What would it take to get enough people to vote this guy out in 2020?

If Trump really cares about monopolies…

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…why is he doing absolutely nothing about his FCC appointee, Ajit Pai, planning on getting rid of the internet as we know it and giving unprecedented power to telecom giants?

The answer of course is that he doesn’t share any concern with a prospective ATT/Time Warner merger for the reason that he opposes monopolies; he opposes it because he is vindictive and was made out a fool by nearly every non-conservative (and some conservative news outlets as well, such as the National Review)news source in the country.

What a crybaby we have for a “president”.

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Robert Mugabe is NO MORE

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At the very least, the Zimbabwean president turned long term dictator will no longer be in power of one of Southern Africa’s poorest nations. Mugabe, the man who came to known for practicing the very oppression he once rose against the Rhodesian regime to fight, has resigned as president after the Zimbabwean military placed him under house arrest.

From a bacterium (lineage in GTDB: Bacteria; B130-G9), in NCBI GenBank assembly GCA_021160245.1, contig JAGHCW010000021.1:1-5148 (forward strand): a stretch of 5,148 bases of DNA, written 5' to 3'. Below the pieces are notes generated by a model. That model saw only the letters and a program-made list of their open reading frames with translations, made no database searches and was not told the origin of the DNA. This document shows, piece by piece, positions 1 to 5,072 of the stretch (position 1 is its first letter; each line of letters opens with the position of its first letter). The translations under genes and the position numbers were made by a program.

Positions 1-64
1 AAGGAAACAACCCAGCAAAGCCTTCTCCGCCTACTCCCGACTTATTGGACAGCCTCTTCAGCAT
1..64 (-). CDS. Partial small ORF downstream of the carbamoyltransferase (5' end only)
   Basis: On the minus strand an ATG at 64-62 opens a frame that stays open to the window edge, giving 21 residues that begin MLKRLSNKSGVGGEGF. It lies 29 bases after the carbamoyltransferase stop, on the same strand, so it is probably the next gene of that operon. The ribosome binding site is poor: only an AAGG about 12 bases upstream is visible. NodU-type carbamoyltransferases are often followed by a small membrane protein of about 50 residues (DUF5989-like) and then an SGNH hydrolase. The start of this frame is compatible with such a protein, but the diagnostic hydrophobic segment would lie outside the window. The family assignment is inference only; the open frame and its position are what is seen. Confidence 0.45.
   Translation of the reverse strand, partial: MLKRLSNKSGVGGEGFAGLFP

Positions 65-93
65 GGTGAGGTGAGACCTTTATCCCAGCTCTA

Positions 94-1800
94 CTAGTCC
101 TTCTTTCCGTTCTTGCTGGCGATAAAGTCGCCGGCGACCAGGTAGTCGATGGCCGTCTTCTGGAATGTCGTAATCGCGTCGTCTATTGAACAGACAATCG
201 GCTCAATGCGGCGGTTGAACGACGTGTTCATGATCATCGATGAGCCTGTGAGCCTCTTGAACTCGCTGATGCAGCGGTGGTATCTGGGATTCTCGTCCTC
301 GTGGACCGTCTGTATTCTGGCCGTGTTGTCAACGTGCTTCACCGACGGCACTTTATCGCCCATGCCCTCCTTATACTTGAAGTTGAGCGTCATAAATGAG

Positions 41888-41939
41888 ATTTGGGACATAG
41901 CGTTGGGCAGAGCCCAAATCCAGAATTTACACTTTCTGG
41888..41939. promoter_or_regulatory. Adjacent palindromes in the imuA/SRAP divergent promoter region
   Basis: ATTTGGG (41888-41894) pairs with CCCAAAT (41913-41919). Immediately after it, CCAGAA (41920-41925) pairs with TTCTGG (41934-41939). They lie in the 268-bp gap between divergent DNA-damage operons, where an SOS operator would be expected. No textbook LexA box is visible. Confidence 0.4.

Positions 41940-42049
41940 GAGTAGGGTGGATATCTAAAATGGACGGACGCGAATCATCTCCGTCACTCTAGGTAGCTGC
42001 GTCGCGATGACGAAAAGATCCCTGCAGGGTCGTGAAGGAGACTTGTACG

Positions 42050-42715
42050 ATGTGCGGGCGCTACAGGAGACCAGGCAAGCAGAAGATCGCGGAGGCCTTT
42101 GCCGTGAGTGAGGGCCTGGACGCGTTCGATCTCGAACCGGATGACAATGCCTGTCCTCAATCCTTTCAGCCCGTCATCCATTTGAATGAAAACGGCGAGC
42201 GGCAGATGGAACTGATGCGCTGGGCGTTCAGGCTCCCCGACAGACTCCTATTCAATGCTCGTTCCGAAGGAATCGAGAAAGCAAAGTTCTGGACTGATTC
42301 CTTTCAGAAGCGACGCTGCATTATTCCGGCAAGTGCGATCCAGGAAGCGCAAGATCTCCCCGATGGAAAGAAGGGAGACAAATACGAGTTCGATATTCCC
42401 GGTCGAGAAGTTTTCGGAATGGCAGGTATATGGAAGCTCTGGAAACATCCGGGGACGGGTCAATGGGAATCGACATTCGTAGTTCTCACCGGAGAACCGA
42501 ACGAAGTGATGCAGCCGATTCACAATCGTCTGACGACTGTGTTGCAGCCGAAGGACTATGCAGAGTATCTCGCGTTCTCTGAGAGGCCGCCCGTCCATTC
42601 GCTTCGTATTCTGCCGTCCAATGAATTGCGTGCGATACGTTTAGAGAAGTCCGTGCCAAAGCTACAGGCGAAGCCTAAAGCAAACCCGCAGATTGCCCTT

I’ve followed the goings on in this nation very closely for many years, and it always struck me the way in which the Zanu PF took the southern continent’s epicentre of natural resources and turned it into one of the worst economies on the planet. The strife, hyperinflation, and chaos didn’t begin immediately; here’s a clip from 1994 of Dan Rather reporting on the Mugabe regime, which he at the time said had helped put “neither white fears nor black hopes” into realization:

Ahh, but this was some years still prior to the…

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Tim Keller’s Election: Nice to see good win again

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I earlier expressed on the matter of the 2017 Albuquerque Mayoral Race, which I had attended a debate pertinent to, that I believed the final results to be a battle between Brian Colon and Dan Lewis in which Lewis would take the gold.